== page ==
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Towson’s Theta Chi fraternity nabs national honor

Members of the Towson Chapter of Theta Chi fraternity hold up the Howard R. Alter, Jr., Award for Chapter Excellence at the national convention in Minneapolis. Members include from left, Kevin Kutner, Jeff Cusick, Taylor Sevik and Ian O'Brien.

Members of the Towson chapter of Theta Chi fraternity hold up the Howard R. Alter, Jr., Award for Chapter Excellence at the national convention in Minneapolis. Members include, from left, Kevin Kutner, Jeff Cusick, Taylor Sevik and Ben Caffey.

Ben Caffey

In its first trip to the Theta Chi National Convention, the Towson University’s Iota Sigma chapter walked away with its highest honor: The Howard R. Alter, Jr., Award for Chapter Excellence.

Presented this year in Minneapolis to only three chapters out of 140 nationally, the Alter Award represents excellence in areas of scholarship, recruitment, new member and member education, community service and philanthropy, alumni programming, chapter financial management, the Ritual, chapter operations, internal cooperation, campus involvement, risk management practices, and social programming.

Towson’s Theta Chi chapter had a somewhat unconventional start. A small group of students attempted to join an existing fraternity on campus that was subsequently suspended in 2012. Not to be deterred, these young men then pushed to launch a Theta Chi chapter at Towson.  The end result was pretty impressive for a group of former pledges who had to secretly meet in the College of Liberal Arts building.

“These guys took lemons and made lemonade,” said Matt Lenno, Director of Fraternity and Sorority Life at Towson University. “This is just an outstanding group of young men. We could not ask for a better chapter than Theta Chi, and we can’t wait for them to put out better work and lead our university for years to come.”

Taylor Sevik, vice president of external affairs for the chapter, said when their name was called at the convention, he had his brothers shared a surreal moment.

“We were all sitting next to each other when they announced it and then it was just a big bolt of energy,” Sevik said. “I can’t express how proud I am of our chapter and my guys. I would never have expected this in a million years. I’ve been given some of my greatest accomplishments and memories and I just appreciate everyone who supported us and helped us along the way.”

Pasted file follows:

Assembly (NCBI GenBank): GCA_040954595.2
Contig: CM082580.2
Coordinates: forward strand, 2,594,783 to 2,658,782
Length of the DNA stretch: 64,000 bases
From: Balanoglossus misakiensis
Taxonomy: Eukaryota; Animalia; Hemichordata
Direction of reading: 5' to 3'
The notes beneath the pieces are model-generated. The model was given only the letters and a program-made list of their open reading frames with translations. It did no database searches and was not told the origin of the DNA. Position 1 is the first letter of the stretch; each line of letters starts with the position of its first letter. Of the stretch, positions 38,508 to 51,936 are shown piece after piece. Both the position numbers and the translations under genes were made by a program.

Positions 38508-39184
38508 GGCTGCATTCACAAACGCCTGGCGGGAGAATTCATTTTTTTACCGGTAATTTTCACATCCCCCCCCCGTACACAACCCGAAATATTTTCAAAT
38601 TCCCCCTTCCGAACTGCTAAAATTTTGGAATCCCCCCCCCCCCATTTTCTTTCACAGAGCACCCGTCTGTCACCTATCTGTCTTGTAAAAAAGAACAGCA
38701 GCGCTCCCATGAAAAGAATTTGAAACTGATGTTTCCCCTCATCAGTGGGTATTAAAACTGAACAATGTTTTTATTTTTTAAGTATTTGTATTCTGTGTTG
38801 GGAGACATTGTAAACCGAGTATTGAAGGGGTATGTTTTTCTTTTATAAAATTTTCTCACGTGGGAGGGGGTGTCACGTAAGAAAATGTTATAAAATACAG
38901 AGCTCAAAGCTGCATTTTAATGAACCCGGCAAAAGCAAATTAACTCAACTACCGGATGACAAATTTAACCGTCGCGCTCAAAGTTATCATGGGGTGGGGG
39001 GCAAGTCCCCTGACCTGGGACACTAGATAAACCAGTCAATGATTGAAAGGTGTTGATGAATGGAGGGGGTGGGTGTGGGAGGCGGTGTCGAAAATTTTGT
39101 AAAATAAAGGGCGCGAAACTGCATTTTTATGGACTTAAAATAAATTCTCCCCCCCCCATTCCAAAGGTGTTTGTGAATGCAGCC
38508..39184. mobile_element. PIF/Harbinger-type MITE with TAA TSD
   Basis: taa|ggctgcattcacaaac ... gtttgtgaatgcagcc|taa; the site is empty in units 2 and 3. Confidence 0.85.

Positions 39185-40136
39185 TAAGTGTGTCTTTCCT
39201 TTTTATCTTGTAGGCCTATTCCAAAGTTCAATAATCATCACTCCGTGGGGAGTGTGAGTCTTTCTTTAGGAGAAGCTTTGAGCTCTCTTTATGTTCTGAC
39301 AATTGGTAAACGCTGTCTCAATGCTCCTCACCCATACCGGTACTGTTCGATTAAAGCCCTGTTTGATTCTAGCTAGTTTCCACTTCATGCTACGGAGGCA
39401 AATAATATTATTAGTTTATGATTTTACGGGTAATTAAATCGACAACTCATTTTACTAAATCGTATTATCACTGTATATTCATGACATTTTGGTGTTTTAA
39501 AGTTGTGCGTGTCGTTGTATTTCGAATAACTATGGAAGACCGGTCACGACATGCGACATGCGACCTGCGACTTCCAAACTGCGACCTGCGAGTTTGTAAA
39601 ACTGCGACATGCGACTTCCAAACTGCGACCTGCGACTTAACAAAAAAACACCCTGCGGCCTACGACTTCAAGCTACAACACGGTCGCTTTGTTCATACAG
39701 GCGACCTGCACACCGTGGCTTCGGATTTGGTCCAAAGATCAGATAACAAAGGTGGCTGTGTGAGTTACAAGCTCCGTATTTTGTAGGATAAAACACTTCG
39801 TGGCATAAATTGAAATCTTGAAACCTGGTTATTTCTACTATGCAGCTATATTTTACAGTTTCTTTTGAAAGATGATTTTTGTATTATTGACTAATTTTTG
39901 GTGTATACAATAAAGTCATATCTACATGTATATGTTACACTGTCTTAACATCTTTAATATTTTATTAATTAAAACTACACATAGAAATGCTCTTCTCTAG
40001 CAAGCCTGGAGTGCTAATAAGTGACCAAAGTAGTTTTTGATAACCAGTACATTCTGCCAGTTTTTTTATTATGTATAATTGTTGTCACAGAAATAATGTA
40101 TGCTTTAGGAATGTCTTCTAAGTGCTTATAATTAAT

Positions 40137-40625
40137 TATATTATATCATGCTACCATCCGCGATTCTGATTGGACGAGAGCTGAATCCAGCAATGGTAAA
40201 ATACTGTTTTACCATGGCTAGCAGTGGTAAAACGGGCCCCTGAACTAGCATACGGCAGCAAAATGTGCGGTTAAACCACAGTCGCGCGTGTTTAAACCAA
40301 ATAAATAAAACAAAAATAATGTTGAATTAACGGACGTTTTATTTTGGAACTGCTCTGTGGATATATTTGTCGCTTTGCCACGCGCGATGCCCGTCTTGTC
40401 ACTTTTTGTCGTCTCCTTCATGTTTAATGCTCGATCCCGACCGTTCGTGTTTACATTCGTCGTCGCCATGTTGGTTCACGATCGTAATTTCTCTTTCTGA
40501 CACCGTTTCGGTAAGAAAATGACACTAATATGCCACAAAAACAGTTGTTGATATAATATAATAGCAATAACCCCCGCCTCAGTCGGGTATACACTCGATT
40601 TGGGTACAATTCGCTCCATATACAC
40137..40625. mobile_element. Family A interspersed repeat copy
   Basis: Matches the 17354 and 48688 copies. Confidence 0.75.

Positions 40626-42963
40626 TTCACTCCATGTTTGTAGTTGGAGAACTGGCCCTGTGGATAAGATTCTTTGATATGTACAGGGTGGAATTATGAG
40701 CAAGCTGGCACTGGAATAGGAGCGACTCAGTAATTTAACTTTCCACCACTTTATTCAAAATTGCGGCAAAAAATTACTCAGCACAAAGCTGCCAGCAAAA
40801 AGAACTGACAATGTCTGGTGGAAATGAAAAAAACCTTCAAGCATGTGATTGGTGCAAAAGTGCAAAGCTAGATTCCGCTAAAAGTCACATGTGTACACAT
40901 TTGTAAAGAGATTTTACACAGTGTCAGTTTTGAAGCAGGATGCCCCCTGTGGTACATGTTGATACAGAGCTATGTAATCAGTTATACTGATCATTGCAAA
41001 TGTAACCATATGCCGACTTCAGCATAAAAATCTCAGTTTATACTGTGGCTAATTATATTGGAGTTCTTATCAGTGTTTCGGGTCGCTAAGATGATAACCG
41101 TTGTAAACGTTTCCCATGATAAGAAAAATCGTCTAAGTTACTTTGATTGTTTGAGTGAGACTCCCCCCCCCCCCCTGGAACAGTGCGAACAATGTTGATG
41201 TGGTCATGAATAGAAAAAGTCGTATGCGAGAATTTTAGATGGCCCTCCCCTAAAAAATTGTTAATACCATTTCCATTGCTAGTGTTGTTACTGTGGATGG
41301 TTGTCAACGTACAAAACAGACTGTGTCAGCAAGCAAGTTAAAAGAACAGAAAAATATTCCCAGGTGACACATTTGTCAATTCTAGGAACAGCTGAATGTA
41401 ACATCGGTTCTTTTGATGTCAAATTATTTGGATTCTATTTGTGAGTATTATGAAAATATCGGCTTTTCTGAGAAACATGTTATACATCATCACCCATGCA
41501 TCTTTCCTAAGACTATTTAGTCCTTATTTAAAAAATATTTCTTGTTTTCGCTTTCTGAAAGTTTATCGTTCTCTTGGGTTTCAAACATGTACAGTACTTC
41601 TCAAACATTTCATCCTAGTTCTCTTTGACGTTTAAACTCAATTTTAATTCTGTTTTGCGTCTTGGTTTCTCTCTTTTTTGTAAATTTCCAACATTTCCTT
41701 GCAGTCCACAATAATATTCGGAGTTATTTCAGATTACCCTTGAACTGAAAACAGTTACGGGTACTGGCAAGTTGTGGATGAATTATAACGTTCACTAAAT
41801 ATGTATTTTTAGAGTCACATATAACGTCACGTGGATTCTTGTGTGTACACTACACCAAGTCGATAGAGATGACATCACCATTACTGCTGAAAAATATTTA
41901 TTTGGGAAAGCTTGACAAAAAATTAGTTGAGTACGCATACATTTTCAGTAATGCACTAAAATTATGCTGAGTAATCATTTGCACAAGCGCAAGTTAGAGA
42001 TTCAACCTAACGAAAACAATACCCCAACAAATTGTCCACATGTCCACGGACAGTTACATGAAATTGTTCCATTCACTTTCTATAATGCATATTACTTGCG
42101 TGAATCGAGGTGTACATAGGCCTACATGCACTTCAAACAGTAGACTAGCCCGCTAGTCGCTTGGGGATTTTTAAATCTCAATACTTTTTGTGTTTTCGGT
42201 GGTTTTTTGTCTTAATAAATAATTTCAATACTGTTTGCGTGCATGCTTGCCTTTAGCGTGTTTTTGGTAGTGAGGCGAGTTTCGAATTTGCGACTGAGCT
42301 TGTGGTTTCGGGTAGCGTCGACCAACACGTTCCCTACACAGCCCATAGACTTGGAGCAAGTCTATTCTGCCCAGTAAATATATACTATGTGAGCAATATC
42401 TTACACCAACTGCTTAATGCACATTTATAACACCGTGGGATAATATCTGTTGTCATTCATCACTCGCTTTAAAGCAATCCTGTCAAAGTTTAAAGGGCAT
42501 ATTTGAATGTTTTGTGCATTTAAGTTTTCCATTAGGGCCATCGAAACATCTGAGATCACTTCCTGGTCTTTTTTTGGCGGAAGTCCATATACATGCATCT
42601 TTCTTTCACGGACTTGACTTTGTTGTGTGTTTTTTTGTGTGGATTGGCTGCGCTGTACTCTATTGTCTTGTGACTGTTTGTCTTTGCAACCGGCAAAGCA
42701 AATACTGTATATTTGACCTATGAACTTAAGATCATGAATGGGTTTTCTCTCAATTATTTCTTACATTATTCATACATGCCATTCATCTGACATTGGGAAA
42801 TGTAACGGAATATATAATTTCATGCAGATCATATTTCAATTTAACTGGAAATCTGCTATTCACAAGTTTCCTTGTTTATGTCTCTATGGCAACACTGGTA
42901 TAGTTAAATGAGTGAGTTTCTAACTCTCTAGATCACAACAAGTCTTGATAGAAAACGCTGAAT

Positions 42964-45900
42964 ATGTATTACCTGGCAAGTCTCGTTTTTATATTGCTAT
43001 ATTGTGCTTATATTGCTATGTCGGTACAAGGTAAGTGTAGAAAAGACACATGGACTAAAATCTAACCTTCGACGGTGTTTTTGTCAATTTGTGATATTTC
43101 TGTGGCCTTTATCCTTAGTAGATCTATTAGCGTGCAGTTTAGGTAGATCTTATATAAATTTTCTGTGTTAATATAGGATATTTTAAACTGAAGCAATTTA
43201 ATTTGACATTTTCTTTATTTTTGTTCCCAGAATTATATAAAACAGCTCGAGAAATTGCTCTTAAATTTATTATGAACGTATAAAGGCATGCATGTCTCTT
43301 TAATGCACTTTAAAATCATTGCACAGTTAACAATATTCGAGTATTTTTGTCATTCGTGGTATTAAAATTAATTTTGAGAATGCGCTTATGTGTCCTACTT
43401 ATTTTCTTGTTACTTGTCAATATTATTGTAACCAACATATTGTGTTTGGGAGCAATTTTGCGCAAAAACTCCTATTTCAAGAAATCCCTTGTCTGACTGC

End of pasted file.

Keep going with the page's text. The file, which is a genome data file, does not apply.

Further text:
Jack Dunlop, president of the Towson chapter, was unable to attend the event with his brothers in Minneapolis. But when he heard the news, he was elated to find out where he and his brothers stood nationally.

“This fraternity has been the center of my life and the source of all my memorable experiences in college and I wouldn’t trade it for anything else,” Dunlop said. “It is an amazing feeling to know we are truly the top one percent.”

The Towson University chapter has more than 100 members. The campus average for other fraternities is 59 members. But what treasurer Kevin Kutner likes to point out is that many of Theta Chi’s members are leaders in other organizations on campus. This includes Kutner, who will enter the upcoming fall term as Towson’s Student Government Association (SGA) President.

“I think this award just shows the quality of men we have in our chapter,” Kutner said. “We have guys who don’t take just 15 credits and stay in all day. We have guys that want to make a difference in our Towson community and show Towson students what it is to be a leader. That’s everything Theta Chi is about: being a better man, being a leader and being part of a business organization.”

Starting out with a group of around 15 members, the Towson University Iota Sigma chapter didn’t receive their charter until Apr. 27, 2012.  A little over a year later, through hard work and perseverance, the group is in triple digits and continues to grow. Kutner said while there is pressure to continue its success, the pressure is coming from inside the group.

“Winning the award didn’t add pressure, we put the pressure on ourselves every day,” Kutner noted. “If we win it every time, it doesn’t mean anything because we just want to continue to put in hard work.”

 

 

 

 

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